In Vitro evaluation of xylo-oligosaccharide production from different batches of wheat with and without xylanase

N.K. Morgan, M. Choct, A. Wallace, K.L. Hawking, S.B. Wu (University of New England, 2351 Australia) and M.R. Bedford (AB Vista, Marlborough, UK)

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Supplementing poultry diets with xylanase partially depolymerizes the xylans present in the dietary cereals, reducing the number of sugars in the molecular chains. The resulting oligosaccharides can be selectively fermented by beneficial intestinal bacteria, resulting in improved nutrient utilization (De Maesschalck et al., 2015). The study aim was to investigate the production of xylo-oligosaccharides (XOS) in different batches of Australian wheat, in the presence or absence of xylanase. Five different batches of wheat were selected from NSW, VIC, QLD, WA and SA. Samples were exposed to a 2-step in vitro digestion assay that simulated gastric (pH 3.5 with 0.1M HCl and pepsin) and small intestine (pH 6 with 1M NaOH and pancreatin) phases of digestion in broiler chickens. Either 0 or 16,000 BXU/g xylanase (Econase XT 25, AB Vista Feed Ingredients, UK) was added. The samples were centrifuged and resulting supernatant prepared for analysis of XOS composition, along with standards of xylobiose (X2), xylotriose (X3), xylotetraose (X4) and xylopentaose (X5) (Morgan et al., 2018). The standards and samples were analysed on a Shimadzu LCMS-8050 with a C18 HPLC column by electrospray ionization.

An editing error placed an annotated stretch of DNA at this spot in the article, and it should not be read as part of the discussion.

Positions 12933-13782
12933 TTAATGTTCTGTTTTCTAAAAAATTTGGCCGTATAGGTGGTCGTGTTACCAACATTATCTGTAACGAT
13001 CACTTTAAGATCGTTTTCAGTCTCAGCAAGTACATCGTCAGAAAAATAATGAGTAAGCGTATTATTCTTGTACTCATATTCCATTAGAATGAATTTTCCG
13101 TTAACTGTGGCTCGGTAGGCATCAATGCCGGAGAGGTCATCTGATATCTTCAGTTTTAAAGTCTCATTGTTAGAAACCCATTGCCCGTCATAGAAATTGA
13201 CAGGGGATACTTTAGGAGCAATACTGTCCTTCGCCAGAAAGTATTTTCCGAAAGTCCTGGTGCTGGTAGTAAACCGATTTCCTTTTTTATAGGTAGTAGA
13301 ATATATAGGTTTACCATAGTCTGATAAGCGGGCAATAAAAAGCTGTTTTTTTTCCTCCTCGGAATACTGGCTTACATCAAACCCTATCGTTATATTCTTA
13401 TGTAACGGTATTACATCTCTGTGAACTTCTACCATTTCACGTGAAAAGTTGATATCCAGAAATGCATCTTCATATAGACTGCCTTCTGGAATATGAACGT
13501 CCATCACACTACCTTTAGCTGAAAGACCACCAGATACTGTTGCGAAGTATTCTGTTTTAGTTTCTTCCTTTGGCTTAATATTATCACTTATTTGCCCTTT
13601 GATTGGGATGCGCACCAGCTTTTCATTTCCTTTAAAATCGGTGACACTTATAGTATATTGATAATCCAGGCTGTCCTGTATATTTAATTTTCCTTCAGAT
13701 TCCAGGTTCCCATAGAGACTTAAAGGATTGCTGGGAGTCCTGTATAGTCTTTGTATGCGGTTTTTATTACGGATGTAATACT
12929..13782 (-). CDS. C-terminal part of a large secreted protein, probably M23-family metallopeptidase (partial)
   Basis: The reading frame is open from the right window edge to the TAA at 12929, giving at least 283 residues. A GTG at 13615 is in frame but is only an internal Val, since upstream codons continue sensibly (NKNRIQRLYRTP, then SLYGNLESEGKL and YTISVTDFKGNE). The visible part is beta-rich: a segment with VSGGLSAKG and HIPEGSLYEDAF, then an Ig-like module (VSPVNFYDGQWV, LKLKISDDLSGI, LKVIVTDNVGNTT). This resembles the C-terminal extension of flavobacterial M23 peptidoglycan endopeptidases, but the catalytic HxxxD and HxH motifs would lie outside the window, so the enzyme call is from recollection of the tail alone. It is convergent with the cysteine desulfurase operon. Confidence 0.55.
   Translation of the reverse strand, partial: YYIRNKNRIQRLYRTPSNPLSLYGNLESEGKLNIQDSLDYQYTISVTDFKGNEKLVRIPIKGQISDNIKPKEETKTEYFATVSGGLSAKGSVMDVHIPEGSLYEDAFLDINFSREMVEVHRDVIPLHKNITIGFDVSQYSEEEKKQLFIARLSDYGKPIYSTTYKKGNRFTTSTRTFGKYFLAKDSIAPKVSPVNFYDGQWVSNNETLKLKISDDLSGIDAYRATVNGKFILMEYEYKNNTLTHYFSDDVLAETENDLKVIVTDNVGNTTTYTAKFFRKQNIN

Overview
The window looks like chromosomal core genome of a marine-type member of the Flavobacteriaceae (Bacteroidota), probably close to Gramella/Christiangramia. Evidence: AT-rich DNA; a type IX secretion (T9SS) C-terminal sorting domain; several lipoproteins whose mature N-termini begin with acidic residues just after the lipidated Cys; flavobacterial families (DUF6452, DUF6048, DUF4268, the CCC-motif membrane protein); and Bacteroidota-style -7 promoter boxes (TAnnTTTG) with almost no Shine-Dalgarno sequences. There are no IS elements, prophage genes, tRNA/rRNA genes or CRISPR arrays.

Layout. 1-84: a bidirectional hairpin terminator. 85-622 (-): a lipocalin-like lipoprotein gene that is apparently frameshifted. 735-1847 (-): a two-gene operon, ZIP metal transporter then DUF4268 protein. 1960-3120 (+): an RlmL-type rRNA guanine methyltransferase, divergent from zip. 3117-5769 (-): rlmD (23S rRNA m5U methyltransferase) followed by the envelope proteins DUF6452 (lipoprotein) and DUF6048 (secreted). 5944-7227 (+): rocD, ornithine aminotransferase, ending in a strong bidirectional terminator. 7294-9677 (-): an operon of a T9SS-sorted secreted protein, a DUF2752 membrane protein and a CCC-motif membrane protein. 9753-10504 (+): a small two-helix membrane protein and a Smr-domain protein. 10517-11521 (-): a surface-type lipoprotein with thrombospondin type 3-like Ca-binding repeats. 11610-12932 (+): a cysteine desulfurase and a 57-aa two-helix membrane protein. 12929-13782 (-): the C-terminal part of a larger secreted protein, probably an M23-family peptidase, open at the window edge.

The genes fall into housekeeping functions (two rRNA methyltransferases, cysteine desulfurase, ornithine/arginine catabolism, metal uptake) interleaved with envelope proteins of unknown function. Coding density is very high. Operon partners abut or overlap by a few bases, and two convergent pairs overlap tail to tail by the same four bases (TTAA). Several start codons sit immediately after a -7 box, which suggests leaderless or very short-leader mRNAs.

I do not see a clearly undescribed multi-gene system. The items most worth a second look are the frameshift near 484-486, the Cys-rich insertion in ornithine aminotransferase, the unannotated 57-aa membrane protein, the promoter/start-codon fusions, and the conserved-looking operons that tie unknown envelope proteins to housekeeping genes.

Xylanase inclusion diversely impacted XOS production across the wheat varieties, demonstrating how growth conditions impact their susceptibility to degradation in the gastrointestinal tract environment, and where in the tract the majority of XOS production occurs. The greatest abundance of XOS was produced from wheat from NSW, wheat from QLD seemed to be degraded substantially during the gizzard phase but no further in the ileal, and wheat from WA produced the most X2 and X3. This study highlights a new and important facet of cereal NSP content and highlights the need to focus xylanase research on determining the optimal XOS production rate and location to generate the best prebiotic effects in wheat based diets.

References
Morgan N, Keerqin C, Wallace A, Wu S-B & Choct M (2018) Animal Nutrition (in press) https://doi.org/10.1016/j.aninu.2018.05.001
De Maesschalck CD, Eeckhaut V, Maertens L, De Lange L, Marchal L, Nezer C, De Baere S, Croubels S, Daube G, Dewulf J, Hasebrouck F, Ducatelle R, Taminau B & Immerseel, FV (2015) Appl. Environ. Microbiol. 81: 5880-5888.
From Aust. Poult. Science Symp. 2019